“It was the next phase of Hamm’s trial—the sentencing phase—that raises the questions now on appeal to the Supreme Court. Hamm’s trial attorney did virtually nothing to try to spare his client’s life and called only two witnesses in his 19-minute defense: Hamm’s sister and a bailiff. When prosecutors improperly introduced evidence of Hamm’s prior convictions in Tennessee—convictions that may have been based on flawed procedures—Hamm’s attorney did nothing to correct the error. It took the jury just 45 minutes to come back and recommend a death sentence,” the report reads.
More than 12 years after Hamm was sentenced, a judge turned down a request for a new sentencing hearing with “facts from Hamm’s grim life that might have convinced a jury not to impose death—so-called mitigation evidence—that Hamm’s first lawyer failed to unearth during his trial.”
The Marshall Project reported that the process was a “sham” because the judge “signed an 89-page order written entirely by the Alabama Attorney General’s Office—and did it within one business day of receiving it. He didn’t even take the time to cross off the word ‘Proposed’ in the title, ‘Proposed Memorandum Opinion.’ Hamm’s attorneys allege the judge never read the opinion before signing it, and no state attorney has ever refuted that.”
The position being that in a death penalty case especially it behooves the court to “weigh all sides, consider the law and come to a measured, independent conclusion.”
4. Hamm Admitted His Guilt, Has Served 30 Years in Prison & Harcourt Spent Nearly 30 Years Trying to Keep Him Alive. But the Backstory, Possible Mitigation, in Hamm’s Case Was Not Factored in to the Court’s Decision to Execute Him
As of today, Hamm has served 30 years, two months and 22 days. He’s in Holman Correctional Facility in Atmore, Alabama on Death Row with the clock ticking to 6 pm. His custody is the most restrictive custody level to which an inmate can be assigned. Inmates in this custody, the Alabama Department of Corrections says, will be housed in a single cell in a close security institution. Movement outside the housing area requires that the inmate be restrained and accompanied by armed correctional personnel.” Convicted on Dec. 1, 1987, his current status is ‘closed.’
Hamm’s lawyer has been working to keep him alive for all of those 30 years.
The New Yorker said Hamm was the 10th of 12 kids in a dirt poor northern Alabama family where the father, a cotton picker, made and drank moonshine and beat his kids regularly. Hamm’s sister told the magazine, that the Hamm family home life was “constant hell” and their daddy pushed them into a life of crime: “If you don’t go out and steal, then you’re not a Hamm.”
“Jurors were never told that Hamm had been diagnosed as borderline mentally retarded as early as 1969, nearly two decades before the crime,” Andrew Cohen wrote for the Marshall Project story. “They were not told about a school record that repeatedly cited his intellectual deficits. Nor were jurors given any expert evidence about Hamm’s lengthy history of seizures, head injuries and drug and alcohol abuse. The fuller portrait of Hamm’s life was that of a barely literate, brain-damaged man with little impulse control, someone who might have been perceived as having diminished criminal responsibility.”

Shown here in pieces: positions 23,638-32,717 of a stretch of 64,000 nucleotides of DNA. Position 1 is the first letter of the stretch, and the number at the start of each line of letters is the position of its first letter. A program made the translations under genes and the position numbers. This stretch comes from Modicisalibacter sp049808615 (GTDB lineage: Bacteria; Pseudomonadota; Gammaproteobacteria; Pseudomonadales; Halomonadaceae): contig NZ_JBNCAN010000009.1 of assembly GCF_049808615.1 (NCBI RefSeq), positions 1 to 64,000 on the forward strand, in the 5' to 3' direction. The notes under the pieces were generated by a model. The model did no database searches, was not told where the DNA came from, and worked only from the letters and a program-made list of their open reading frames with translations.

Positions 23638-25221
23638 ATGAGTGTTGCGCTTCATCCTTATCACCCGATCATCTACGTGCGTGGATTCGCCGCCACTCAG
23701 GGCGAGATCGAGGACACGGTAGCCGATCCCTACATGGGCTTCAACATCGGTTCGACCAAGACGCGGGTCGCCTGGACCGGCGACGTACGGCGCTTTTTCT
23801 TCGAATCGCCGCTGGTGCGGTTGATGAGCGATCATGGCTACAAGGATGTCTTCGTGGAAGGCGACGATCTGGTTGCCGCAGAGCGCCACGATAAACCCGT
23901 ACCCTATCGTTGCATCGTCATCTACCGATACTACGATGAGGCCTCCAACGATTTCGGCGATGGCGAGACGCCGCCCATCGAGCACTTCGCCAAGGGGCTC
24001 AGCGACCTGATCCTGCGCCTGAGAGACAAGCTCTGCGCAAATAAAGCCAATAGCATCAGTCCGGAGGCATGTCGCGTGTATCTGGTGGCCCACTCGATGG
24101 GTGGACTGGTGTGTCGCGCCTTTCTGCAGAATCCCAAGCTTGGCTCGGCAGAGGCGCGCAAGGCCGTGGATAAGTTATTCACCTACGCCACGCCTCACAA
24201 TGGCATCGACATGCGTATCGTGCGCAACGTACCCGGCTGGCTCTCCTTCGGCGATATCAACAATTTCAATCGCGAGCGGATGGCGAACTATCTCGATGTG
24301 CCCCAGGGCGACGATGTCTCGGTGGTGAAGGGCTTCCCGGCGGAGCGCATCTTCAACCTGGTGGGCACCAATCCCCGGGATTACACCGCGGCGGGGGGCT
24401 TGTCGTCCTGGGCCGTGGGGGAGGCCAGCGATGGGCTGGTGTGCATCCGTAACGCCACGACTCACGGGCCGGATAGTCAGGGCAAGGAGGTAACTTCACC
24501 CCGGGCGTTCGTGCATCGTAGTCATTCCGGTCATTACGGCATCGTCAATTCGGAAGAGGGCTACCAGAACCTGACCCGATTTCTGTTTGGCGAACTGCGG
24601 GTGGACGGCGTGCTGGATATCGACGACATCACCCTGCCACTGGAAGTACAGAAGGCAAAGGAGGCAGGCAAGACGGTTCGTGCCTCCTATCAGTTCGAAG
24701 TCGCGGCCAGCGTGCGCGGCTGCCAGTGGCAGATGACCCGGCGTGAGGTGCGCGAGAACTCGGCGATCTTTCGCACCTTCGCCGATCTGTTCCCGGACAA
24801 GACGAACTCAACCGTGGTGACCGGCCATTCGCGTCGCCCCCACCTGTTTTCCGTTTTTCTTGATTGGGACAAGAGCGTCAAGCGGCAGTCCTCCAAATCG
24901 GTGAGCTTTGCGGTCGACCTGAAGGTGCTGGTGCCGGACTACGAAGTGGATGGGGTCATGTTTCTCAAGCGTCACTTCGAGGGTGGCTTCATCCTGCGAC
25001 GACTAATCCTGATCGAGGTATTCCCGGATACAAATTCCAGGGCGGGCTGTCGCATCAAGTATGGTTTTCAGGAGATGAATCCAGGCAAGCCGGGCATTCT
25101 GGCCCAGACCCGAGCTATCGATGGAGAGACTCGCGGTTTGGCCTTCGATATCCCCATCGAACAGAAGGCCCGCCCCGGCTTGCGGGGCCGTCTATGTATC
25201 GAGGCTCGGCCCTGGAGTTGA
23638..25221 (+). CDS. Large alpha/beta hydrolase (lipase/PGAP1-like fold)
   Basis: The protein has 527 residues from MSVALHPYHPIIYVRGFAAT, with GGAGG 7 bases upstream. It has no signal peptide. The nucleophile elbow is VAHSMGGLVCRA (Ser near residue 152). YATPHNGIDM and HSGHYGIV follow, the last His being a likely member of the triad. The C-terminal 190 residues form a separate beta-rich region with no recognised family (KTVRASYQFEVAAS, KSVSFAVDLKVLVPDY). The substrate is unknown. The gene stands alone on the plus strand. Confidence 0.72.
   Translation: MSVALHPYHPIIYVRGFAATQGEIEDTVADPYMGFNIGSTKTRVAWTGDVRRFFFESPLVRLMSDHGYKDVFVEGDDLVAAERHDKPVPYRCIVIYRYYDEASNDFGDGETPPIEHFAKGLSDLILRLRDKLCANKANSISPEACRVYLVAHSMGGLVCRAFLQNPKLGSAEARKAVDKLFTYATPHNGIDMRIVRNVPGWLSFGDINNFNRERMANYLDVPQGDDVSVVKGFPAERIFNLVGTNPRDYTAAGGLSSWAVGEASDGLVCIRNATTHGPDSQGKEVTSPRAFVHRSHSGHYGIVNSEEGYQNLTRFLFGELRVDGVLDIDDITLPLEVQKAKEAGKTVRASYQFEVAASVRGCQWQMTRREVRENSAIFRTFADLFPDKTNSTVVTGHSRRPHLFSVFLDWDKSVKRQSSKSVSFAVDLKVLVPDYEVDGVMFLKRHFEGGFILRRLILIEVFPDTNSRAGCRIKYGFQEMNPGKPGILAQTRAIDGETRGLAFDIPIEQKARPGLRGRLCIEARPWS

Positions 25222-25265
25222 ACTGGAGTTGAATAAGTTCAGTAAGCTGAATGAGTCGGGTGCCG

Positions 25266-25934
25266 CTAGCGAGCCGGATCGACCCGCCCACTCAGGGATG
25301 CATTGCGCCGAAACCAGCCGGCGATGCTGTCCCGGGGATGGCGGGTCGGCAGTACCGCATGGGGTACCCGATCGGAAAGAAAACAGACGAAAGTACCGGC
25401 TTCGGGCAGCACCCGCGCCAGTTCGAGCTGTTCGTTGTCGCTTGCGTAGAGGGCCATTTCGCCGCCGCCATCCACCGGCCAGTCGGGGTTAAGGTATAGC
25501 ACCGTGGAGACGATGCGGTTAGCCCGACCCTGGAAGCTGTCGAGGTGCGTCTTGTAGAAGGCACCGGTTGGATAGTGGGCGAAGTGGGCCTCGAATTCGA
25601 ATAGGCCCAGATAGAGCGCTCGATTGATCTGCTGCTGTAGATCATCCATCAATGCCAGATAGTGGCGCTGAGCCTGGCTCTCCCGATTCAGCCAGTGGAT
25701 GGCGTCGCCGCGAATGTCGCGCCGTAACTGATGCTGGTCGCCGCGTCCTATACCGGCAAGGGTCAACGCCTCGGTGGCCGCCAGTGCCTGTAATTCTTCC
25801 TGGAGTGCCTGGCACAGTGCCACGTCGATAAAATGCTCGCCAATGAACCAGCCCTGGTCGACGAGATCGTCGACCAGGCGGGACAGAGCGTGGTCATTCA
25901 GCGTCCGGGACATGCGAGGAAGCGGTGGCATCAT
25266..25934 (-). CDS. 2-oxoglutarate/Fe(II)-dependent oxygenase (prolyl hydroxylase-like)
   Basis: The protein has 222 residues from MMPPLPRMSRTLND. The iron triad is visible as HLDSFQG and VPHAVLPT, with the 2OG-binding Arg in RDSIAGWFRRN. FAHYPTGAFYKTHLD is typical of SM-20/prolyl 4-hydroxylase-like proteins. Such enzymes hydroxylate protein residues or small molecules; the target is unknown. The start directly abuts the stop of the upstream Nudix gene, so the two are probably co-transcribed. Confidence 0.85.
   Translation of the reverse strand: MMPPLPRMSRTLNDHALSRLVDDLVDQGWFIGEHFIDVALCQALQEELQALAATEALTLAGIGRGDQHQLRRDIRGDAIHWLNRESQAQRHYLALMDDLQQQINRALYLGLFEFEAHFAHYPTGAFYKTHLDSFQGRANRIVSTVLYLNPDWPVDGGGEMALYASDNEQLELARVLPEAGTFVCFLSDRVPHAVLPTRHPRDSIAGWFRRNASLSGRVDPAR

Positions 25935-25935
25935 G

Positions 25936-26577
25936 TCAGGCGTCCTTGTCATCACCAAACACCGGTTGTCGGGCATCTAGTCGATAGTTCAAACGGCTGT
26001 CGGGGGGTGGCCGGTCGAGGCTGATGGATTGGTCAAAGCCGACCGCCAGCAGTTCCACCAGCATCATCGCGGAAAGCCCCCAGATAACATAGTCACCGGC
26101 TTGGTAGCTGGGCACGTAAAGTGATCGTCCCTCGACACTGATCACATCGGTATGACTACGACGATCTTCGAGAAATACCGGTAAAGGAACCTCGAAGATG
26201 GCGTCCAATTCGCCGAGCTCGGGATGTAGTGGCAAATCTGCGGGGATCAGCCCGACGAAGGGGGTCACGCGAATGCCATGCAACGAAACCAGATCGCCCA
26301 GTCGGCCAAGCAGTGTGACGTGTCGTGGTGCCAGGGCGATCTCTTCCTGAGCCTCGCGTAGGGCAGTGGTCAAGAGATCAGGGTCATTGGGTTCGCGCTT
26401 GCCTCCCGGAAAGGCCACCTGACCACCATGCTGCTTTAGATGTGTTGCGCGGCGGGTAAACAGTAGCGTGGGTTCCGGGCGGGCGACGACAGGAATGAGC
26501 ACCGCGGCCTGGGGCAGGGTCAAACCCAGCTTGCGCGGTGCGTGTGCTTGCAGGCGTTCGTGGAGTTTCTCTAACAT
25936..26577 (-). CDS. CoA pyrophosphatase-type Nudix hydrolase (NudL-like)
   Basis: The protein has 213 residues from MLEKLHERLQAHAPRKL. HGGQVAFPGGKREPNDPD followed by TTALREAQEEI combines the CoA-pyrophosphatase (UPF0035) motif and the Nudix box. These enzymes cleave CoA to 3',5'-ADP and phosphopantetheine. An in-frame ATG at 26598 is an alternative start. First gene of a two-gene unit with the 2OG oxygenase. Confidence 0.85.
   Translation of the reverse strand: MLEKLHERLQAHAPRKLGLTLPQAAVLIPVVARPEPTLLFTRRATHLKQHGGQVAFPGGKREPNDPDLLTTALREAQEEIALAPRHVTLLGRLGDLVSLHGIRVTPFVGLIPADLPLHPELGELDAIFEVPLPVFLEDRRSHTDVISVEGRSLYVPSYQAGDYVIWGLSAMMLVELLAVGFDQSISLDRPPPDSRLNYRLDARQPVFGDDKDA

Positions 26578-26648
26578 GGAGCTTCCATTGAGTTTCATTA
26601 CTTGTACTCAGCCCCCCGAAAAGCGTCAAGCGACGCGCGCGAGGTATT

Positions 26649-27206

5.Botched Executions, While Not Common, Happen With Some Frequency, Researchers Have Found
Jesse Tafero was executed for the murder of two law enforcement officers in 1976 in south Florida. His 1990 execution had him strapped in ‘Old Sparky,’ the then-electric chair on Florida’s Death Row in the Florida State Prison. But the chair malfunctioned and his head caught on fire with flames shooting half a foot above his head. It took more than 10 minutes for him to die. (This reporter interviewed Tafero on Death Row in 1989; he denied the killings.)
Of the 1054 lethal injection executions in the US, as of 2010, 75 or more than 7% have been botched. In total, of all executions, be it electric chair, hanging or firing squad, 276 of the more than 8,000 have been botched.
The Marshall Project tracks executions and shared updates on Hamm, and two other men scheduled for execution Thursday, one in Florida and another in Texas.
Thomas “Bart” Whitaker was scheduled to die in Texas Thursday, but Gov. Greg Abbott commuted his sentence to life without parole.
Whitaker and Hamm were not executed Thursday night. Florida was a different story.
Eric Scott Branch strangled and raped a University of West Florida student in 1993. Ten days before, he raped and beat a 14-year-old girl in Indiana and raped a woman in Florida.
Gov. Rick Scott signed his death warrant on Jan. 19, 2018. The US Supreme Court denied Branch’s appeal to stop his execution Thursday night. His last words came during his execution by lethal injection Thursday night; Branch screamed, “Murderers!” Corrections officials said the cry had nothing to do with the lethal injection process.
Nineteen states have ended the use of the death penalty as well as Washington D.C. Four states, including Washington state, maintain a moratorium. States without the death penalty are largely in the Northeast, upper Atlantic and Midwest regions and Hawaii and Alaska.